On the eve of a scheduled Sept. 9 court hearing, federal prosecutors succeeded in getting a judge to slow the trial clock ticking for the man charged with participating in the lethal attack on the U.S. consulate in Benghazi.
Citing the “complexity of this matter and the voluminous nature of the ongoing discovery process,” prosecutors going after Ahmed Abu Khatalla effectively said in a Sept. 5 filing that they needed more time before the Speedy Trial Act requirements kick in.
“Much of the evidence and witnesses relevant to the investigation are located overseas,” prosecutors noted in the Sept. 5 filing, adding that “the government has been actively reviewing the voluminous investigative and intelligence files of multiple government agencies for discovery purposes, and those files contain thousands of pages of material.”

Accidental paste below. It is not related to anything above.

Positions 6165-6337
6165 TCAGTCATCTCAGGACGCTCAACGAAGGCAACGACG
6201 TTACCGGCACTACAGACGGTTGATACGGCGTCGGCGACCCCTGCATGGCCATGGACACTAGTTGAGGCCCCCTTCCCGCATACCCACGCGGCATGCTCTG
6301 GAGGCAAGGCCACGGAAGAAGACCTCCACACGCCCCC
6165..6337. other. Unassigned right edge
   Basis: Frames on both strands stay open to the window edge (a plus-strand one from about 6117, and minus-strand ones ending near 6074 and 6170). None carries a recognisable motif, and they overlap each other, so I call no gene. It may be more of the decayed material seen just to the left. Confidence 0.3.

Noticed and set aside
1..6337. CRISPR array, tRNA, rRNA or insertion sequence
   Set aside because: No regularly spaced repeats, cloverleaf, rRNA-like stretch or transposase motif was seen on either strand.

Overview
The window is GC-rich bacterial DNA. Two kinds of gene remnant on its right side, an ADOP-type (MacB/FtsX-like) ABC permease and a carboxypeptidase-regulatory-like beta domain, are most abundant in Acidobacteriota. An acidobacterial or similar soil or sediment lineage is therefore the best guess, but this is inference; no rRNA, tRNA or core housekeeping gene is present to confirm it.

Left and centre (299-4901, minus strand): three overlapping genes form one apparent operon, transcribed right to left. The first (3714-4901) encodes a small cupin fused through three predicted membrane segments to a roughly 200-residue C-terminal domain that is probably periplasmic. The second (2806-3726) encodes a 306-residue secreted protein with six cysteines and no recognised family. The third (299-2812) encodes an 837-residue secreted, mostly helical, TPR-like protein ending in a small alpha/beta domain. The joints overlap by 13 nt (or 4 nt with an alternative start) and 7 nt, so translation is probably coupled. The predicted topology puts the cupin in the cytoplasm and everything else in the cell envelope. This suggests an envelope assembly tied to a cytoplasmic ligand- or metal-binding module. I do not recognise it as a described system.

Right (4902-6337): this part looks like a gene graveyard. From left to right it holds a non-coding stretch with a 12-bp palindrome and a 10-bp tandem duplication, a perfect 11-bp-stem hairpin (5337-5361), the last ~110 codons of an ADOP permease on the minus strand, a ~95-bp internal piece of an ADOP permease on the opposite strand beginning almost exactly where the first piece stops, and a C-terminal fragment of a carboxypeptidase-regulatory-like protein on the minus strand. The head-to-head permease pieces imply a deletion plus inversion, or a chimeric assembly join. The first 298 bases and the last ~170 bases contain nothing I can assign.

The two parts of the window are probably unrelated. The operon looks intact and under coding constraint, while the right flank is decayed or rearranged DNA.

On Sept. 8, U.S. District Judge Christopher R. Cooper agreed to put off the next hearing, and to keep the trial clocked stopped, until Oct. 20. The judge also canceled the Sept. 9 hearing.
So far, prosecutors revealed, “the government has provided the defense more than 2,500 pages of unclassified discovery, consisting of reports, documents and photographs, and nine videos. The government has also provided the defense with more than 400 pages of classified discovery and eleven videos. The videos consist of more than 45 hours of footage.”